Nurses and providers can take measures to prevent violent situations.

The National Institute for Occupational Safety and Health Centers for Disease Control and Prevention released a list of recommendations for employers and workers to ensure safety.

Some recommendations for Employers:

• Ask employees to report each incident, even if they think it won’t happen again or it might not be serious.

• Train employees to recognize the signs and body language associated with violent assault and how to manage or prevent violent behavior, such as verbal de-escalation techniques, management of angry patients, recognizing and protecting themselves from gangs and gang behavior.

• In the case of an unacceptable home environment, advise the patient on working with social service agencies, the local police department, or family members and neighbors to make the home less hazardous so care can continue.

• Provide cell phones to all staff on duty. Home healthcare workers consider cell phones to be lifelines.

• Consider other equipment, such as employer-supplied vehicles, emergency alarms, two-way radios, and personal bright flashlights to enhance safety.

• Establish a no-weapons policy in patient homes. If such a policy is not required, request at a minimum that, before service is provided, all weapons be disabled, removed from the area where care is provided, and stored in a secure location.

• If possible, visits in high-crime areas should be scheduled during daylight hours.

Some recommendations for visiting Nurses:

•Acknowledge the person’s feelings.

• Avoid behaviors that may be interpreted as aggressive (for example, moving rapidly or getting too close, touching unnecessarily, or speaking loudly).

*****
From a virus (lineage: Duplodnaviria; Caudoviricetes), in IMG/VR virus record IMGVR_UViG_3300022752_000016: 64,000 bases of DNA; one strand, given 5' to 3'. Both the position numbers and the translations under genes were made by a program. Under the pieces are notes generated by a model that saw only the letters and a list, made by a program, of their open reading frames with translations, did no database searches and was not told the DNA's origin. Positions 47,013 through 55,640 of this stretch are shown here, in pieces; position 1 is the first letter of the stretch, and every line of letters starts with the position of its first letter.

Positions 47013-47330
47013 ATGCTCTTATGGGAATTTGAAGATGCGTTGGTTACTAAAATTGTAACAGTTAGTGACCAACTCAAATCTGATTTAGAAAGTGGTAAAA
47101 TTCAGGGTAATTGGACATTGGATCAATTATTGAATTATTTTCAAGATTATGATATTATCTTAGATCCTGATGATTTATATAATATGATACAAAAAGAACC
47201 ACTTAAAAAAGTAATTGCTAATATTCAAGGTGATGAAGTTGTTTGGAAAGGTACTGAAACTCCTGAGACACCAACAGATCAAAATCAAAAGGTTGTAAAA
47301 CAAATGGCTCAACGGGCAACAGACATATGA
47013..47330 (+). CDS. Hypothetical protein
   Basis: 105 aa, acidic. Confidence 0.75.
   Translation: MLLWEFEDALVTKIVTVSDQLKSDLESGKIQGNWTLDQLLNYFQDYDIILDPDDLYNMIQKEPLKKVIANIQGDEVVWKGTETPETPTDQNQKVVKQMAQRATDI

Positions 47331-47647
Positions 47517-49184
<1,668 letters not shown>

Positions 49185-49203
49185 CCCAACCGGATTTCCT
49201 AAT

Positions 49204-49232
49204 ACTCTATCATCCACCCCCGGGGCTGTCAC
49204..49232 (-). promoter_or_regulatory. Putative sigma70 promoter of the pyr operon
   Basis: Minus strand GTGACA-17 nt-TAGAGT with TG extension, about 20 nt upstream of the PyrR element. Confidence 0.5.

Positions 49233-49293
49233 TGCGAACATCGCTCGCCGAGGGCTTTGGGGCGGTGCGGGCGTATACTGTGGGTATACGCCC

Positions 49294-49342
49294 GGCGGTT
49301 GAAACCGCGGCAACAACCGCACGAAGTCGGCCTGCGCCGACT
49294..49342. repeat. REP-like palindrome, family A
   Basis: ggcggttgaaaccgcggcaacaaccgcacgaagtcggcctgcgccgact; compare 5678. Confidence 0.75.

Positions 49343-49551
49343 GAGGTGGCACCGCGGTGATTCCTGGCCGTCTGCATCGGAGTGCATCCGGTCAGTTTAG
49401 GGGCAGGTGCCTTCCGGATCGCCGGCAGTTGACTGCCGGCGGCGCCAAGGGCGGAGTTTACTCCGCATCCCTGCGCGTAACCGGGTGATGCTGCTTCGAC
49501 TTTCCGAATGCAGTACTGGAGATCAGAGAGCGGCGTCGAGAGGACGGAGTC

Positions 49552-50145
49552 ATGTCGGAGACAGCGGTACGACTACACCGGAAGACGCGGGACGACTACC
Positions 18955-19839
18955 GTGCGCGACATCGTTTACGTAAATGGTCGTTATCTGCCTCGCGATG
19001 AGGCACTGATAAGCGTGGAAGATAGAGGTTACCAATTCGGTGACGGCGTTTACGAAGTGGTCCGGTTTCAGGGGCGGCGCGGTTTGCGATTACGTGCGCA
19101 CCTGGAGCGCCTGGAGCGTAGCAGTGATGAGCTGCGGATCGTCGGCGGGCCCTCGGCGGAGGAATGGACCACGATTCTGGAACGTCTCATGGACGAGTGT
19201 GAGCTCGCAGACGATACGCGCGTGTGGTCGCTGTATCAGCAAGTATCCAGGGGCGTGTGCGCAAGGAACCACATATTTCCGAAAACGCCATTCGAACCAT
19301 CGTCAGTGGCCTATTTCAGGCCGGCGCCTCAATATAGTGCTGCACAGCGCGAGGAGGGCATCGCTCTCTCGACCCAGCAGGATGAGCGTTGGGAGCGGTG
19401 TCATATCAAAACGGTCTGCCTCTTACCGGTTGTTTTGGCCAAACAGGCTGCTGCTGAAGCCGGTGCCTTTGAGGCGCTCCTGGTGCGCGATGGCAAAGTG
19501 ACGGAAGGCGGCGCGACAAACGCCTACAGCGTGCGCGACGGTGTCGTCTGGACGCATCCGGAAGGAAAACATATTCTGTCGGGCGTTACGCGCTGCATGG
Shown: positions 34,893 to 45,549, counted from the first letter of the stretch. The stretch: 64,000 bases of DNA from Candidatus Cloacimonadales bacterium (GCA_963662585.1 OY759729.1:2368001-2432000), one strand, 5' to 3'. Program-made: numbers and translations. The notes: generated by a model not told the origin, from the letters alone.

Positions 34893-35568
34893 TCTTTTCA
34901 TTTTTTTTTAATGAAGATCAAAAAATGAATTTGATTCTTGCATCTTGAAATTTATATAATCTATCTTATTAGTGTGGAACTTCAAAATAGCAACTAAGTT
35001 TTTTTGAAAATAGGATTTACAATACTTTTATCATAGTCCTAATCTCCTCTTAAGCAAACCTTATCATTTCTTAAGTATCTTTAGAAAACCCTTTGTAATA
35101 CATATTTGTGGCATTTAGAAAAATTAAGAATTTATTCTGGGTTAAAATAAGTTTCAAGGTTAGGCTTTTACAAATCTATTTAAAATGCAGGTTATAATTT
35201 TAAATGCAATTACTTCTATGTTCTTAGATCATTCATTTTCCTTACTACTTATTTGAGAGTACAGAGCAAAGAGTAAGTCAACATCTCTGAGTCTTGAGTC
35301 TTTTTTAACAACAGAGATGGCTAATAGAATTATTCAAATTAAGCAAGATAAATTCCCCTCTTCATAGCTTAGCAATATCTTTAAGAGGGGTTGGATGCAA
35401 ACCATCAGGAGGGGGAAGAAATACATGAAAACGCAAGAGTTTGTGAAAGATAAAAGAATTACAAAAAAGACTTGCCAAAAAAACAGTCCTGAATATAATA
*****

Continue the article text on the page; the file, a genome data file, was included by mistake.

• If possible, keep an open pathway for exiting.

• Trust your own judgment; avoid situations that don’t feel right.

• If you cannot gain control of the situation, take these steps: Shorten the visit. Remove yourself from the situation. If you feel threatened, leave immediately.

• Use your cell phone to call your employer or 911 for help (depending on the severity of the situation).

• Report any incident of violence to your employer.

• If you are being verbally abused, ask the abuser to stop the conversation.— If the abuser does not stop the conversation, leave the premises and notify your employer.

• Consider working in pairs in high-crime areas.

• Always let your employer know where you are and when to expect you to report back.

• During the visit, use basic safety precautions:— Be alert.— Evaluate each situation for possible violence.— Watch for signals of impending violent assault, such as verbally expressed anger and frustration, threatening gestures, signs of drugs or alcohol abuse, or the presence of weapons.

• Maintain behavior that helps to diffuse anger:— Present a calm, caring attitude.— Do not match threats.— Do not give orders.

We view Nurses and healthcare workers as heroes and we should appreciate the essential work that home visiting Nurses provide by making sure they can safely do their job and feel comfortable enough to notify management when they aren't safe.

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Topics: home care, visiting nurse, nurse safety, Violence Prevention in Home Care Nursing, at home care, home care nursing, violence in the workplace

Quality Patient and Nurse Safety

Posted by Erica Bettencourt

Mon, Oct 30, 2017 @ 03:43 PM

nurse-safety.jpgNurses are a constant presence at the bedside and regularly interact with physicians, pharmacists, families, and all other members of the health care team but, physicians may spend only 30 to 45 minutes a day with even a critically ill hospitalized patient. This means Nurses have the critical role in ensuring a patient's safety.